Craig T. Albanese, MD, MBA

Publication Details

  • Tissue repair in the fetal intestinal tract occurs with adhesions, fibrosis, and neovascularization ANNALS OF PLASTIC SURGERY Mast, B. A., Albanese, C. T., Kapadia, S. 1998; 41 (2): 140-144


    Cutaneous wound healing in the fetus can occur in a nonfibrotic, regenerative manner. However, other fetal tissues such as bone and stomach heal with scar formation. In light of potential ramifications for adult hollow visceral scarring (biliary and intestinal strictures), this study was undertaken to determine if tubular visceral tissue repair in the fetus is regenerative or fibrotic. Fetal rabbits underwent laparotomy on day 24 of gestation, during which a controlled intestinal enterotomy was created and suture repaired immediately using microsurgical techniques. Maternal rabbits and adult male rabbits also underwent enterotomy and repair. After 5 days all animals were sacrificed and the wounds analyzed histologically by a pathologist in a blinded fashion. All animals demonstrated a similar degree of peri-intestinal adhesion formation. Fetal and maternal wounds contained fibroblastic and smooth muscle cell proliferation, mild inflammatory infiltration, and new blood vessel formation. The male adult wounds demonstrated a more pronounced fibrovascular healing response. Immunohistochemical staining for CD31 (endothelial cell marker) was quantitated on a scale of 0 to 4+, indicating degree of neovascularization. The mean scores for the fetal and maternal groups were similar (1.70 +/- 0.68 and 1.23 +/- 1.07 respectively), but were significantly greater for male adults (2.93 +/- 0.12; p = 0.001 by analysis of variance). The results of this study indicate that hollow visceral tissue repair in the fetal rabbit intestine occurs in a similar fibrotic manner as adult healing. This provides further evidence that regenerative healing in the fetus is not ubiquitous. Differences in the degrees of fibrosis and neovascularization between adult male and pregnant female wounds deserve further investigation.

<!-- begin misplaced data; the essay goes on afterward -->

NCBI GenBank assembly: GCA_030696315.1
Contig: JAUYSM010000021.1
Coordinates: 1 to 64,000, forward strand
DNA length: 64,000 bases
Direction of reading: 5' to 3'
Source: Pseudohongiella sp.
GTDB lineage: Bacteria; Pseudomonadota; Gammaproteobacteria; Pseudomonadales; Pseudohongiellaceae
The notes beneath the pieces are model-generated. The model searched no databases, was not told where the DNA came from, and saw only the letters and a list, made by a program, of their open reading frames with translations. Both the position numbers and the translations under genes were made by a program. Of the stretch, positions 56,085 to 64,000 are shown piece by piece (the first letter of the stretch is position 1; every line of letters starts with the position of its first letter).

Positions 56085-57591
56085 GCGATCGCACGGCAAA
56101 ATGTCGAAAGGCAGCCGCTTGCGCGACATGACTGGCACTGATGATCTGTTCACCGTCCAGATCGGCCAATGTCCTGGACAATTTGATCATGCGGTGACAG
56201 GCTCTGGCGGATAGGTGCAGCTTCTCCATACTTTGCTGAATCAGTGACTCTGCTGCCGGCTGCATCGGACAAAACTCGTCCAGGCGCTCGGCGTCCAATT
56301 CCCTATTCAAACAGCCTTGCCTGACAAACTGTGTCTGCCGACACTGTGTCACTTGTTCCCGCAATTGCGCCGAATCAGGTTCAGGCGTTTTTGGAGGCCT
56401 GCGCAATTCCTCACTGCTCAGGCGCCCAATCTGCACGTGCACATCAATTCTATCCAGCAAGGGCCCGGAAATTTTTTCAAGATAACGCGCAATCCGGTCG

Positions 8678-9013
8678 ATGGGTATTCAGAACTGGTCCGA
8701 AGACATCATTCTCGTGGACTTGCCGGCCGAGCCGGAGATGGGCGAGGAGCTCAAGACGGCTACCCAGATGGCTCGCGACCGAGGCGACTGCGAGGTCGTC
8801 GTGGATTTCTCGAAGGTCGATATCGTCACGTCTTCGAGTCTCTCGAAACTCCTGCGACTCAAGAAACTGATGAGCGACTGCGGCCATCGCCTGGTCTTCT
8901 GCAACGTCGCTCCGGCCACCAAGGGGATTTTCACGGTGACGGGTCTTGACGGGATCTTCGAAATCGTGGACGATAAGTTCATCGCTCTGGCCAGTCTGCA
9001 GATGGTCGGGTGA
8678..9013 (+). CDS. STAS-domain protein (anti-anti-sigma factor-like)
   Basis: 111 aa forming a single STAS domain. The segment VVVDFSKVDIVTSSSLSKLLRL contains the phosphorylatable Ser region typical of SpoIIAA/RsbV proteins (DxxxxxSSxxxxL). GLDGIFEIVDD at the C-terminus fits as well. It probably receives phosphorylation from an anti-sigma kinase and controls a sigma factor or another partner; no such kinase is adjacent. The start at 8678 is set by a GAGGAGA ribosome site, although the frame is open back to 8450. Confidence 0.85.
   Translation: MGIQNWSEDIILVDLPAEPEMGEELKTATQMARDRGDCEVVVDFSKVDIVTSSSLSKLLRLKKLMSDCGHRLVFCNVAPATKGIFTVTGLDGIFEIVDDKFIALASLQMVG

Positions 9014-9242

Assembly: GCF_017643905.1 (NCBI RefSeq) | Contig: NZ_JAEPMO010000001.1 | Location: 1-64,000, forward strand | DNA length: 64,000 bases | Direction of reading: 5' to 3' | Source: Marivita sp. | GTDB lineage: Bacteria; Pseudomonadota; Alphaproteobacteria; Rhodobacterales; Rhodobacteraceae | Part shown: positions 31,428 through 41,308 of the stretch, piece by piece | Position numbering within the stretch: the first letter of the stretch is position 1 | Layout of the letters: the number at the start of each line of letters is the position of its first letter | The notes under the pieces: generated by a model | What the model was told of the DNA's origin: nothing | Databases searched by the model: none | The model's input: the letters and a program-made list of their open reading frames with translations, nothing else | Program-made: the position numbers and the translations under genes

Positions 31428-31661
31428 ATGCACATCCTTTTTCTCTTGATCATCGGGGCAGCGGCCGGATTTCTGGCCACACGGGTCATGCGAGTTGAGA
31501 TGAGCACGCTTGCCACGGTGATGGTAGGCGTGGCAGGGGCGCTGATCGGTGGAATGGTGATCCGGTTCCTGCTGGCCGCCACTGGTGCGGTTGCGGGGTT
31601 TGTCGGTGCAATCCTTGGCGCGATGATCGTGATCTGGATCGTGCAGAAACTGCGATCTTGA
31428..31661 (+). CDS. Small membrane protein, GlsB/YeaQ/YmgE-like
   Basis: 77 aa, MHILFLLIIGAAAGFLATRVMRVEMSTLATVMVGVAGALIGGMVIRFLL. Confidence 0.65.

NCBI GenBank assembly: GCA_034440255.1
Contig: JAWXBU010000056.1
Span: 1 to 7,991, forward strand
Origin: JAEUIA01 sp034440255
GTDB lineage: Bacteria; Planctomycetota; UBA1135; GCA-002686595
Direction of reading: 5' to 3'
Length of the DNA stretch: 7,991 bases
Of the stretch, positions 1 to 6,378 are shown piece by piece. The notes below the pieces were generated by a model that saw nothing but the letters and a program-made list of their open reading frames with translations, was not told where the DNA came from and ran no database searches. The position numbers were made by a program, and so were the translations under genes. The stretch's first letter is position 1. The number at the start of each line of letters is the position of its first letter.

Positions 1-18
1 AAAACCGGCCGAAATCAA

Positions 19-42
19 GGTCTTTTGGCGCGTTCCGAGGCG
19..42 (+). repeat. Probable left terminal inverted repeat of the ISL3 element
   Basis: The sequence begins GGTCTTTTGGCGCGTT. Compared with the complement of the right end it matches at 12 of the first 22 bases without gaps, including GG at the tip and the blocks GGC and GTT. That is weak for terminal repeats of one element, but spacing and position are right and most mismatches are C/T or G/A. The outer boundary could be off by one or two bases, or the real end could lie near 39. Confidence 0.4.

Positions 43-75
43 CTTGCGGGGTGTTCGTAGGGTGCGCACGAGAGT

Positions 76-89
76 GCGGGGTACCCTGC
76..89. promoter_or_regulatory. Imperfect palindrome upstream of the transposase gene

View details for Web of Science ID 000075270000006

    View details for PubMedID 9718146

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